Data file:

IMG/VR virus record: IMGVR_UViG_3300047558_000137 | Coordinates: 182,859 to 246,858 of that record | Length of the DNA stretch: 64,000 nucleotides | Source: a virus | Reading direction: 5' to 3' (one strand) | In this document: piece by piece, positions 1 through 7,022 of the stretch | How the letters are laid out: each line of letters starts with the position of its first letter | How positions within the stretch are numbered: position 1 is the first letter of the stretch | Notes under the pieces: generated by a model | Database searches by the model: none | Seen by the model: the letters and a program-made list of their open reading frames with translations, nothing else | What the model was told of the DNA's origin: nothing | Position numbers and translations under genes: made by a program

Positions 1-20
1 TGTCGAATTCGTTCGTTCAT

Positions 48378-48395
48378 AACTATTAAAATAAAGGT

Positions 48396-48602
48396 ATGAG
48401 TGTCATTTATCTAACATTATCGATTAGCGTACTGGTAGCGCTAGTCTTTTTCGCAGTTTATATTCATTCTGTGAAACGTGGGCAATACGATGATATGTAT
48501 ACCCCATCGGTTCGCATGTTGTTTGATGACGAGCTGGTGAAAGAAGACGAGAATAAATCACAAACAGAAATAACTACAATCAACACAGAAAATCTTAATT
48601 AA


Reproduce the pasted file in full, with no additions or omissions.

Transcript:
IMG/VR virus record: IMGVR_UViG_3300047558_000137 | Coordinates: 182,859 to 246,858 of that record | Length of the DNA stretch: 64,000 nucleotides | Source: a virus | Reading direction: 5' to 3' (one strand) | In this document: piece by piece, positions 1 through 7,022 of the stretch | How the letters are laid out: each line of letters starts with the position of its first letter | How positions within the stretch are numbered: position 1 is the first letter of the stretch | Notes under the pieces: generated by a model | Database searches by the model: none | Seen by the model: the letters and a program-made list of their open reading frames with translations, nothing else | What the model was told of the DNA's origin: nothing | Position numbers and translations under genes: made by a program

Positions 1-20
1 TGTCGAATTCGTTCGTTCAT

Positions 48378-48395
48378 AACTATTAAAATAAAGGT

Positions 48396-48602
48396 ATGAG
48401 TGTCATTTATCTAACATTATCGATTAGCGTACTGGTAGCGCTAGTCTTTTTCGCAGTTTATATTCATTCTGTGAAACGTGGGCAATACGATGATATGTAT
48501 ACCCCATCGGTTCGCATGTTGTTTGATGACGAGCTGGTGAAAGAAGACGAGAATAAATCACAAACAGAAATAACTACAATCAACACAGAAAATCTTAATT
48601 AA